This is an important step toward easing the brain drain…
WASHINGTON, D.C. – Chairman Herb Kohl (D-WI) and Ranking Member Gordon H. Smith (R-OR) of the U.S. Senate Special Committee on Aging joined today in releasing the findings of the Taskforce on the Aging of the American Workforce. The taskforce was created at the request of Senators Kohl and Smith in an effort to expand opportunities for older Americans choosing to remain in the workforce, and to develop proposals to address the challenges and opportunities of an aging workforce.
“I’m glad to finally be receiving this report. Since this taskforce convened in May 2006, nearly 5 million baby boomers have reached retirement age,” said Senator Kohl. “While the report provides a broad overview of several legal and regulatory barriers, what we really need to focus on is creating innovative workplace practices and providing attractive employer benefits to facilitate the hiring and retention of older workers.”
“By 2025 labor force growth is expected to be less than a fifth of what it is today,” said Senator Smith. “The goal of the taskforce is to prevent this dramatic decline through strategies that encourage extended work life and remove barriers that hinder seniors from working longer. This report is a good first step in what must be an on-going effort to ensure the door stays open for our seniors who wish to remain an active part of the U.S. workforce.”
The interagency effort was launched in May 2006 to focus on the aging of the American workforce and the impact of this demographic change. The Taskforce on the Aging of the American Workforce was charged with two primary goals: (1) identifying strategies to enhance the ability of older Americans to remain in or re-enter the labor market and pursue self-employment opportunities; and (2) identifying strategies to enable businesses to take full advantage of this skilled labor pool.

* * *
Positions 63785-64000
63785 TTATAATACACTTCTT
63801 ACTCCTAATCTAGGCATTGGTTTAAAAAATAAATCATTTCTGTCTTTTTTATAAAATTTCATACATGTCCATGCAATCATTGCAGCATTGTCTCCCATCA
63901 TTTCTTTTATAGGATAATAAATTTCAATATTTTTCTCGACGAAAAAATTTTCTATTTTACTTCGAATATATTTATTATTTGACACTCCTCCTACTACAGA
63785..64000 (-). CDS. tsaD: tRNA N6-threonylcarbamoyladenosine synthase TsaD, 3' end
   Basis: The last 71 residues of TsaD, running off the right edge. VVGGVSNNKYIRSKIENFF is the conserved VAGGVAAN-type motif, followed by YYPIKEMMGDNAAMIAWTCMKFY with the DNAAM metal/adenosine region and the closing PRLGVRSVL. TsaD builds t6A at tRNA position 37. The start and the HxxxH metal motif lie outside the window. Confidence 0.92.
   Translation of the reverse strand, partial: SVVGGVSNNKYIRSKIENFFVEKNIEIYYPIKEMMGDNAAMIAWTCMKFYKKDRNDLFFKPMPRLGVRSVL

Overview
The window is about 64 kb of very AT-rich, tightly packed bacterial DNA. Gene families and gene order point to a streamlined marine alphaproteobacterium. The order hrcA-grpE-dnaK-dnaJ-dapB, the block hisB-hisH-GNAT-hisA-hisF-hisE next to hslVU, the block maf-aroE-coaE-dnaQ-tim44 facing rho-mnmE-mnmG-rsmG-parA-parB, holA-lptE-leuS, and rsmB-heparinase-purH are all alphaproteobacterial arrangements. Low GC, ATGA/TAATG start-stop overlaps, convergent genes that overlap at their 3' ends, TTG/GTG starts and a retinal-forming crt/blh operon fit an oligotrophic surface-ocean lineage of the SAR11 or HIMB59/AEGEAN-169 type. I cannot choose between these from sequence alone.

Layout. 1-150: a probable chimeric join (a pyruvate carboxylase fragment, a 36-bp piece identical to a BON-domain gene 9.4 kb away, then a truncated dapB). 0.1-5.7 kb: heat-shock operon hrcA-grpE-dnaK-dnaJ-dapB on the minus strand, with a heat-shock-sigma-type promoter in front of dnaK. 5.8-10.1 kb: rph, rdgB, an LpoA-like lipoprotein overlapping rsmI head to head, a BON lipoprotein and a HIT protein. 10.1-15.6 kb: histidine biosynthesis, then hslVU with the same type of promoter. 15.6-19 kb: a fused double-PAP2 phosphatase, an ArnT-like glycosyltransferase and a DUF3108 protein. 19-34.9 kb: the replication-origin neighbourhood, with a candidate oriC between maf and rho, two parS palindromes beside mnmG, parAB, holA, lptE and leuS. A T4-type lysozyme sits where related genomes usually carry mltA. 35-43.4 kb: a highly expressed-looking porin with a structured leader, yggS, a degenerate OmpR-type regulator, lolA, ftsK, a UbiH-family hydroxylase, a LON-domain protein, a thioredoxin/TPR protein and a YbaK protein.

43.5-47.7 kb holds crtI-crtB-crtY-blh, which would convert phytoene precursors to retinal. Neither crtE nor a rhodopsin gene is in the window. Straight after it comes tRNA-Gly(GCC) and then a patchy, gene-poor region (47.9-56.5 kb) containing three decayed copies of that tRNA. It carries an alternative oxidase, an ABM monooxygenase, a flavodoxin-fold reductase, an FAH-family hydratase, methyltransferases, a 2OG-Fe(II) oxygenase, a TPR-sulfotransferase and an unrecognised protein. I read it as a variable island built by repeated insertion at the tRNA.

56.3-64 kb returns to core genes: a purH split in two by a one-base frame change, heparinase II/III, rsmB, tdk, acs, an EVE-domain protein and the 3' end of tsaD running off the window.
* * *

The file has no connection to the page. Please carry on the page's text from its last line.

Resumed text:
The report presents strategies developed by the taskforce to address the most significant issues related to the aging of the American workforce. Among other suggestions, the taskforce recommends creating an interagency group to inventory the legal and regulatory barriers and disincentives to employment of older workers. The interagency will identify the pros and cons of specific approaches to addressing each barrier. The taskforce also recommends making educational resources on retirement and financial literacy available to older workers at One-Stop Career Centers and local Social Security Administration offices.
Kohl is currently working with Special Committee on Aging Ranking Member Gordon H. Smith (R-OR on a bill that would remove barriers to working longer and incentivize employers to hire older workers.
The U.S. Senate Special Committee on Aging plans to hold a hearing in the spring on what the federal government can do to engage and retain older workers. The Committee will highlight some of the federal government’s current best practices in this arena, and look to ways improvements can be made. A second bill will likely be introduced around this time to make the federal government’s current hiring practices and procedures more friendly to older workers and will focus on increasing work schedule flexibility and phased retirement options.
Last year, Chairman Kohl introduced two bills: the Older Worker Opportunity Act of 2007 (S.709) and the Health Care and Training for Older Workers Act (S.708), both of which would give older Americans the opportunity to work longer if they so choose and offer incentives to businesses for employing older workers.
The Taskforce on the Aging of the American Workforce is composed of senior representatives from nine federal agencies: the Departments of Commerce, Education, Health and Human Services, Labor, Transportation, and Treasury; the Equal Employment Opportunity Commission; Small Business Administration; and Social Security Administration. The Taskforce is chaired by Assistant Secretary of Labor for Employment and Training, Emily Stover DeRocco.
Download your copy here Aging Workforce Taskforce Report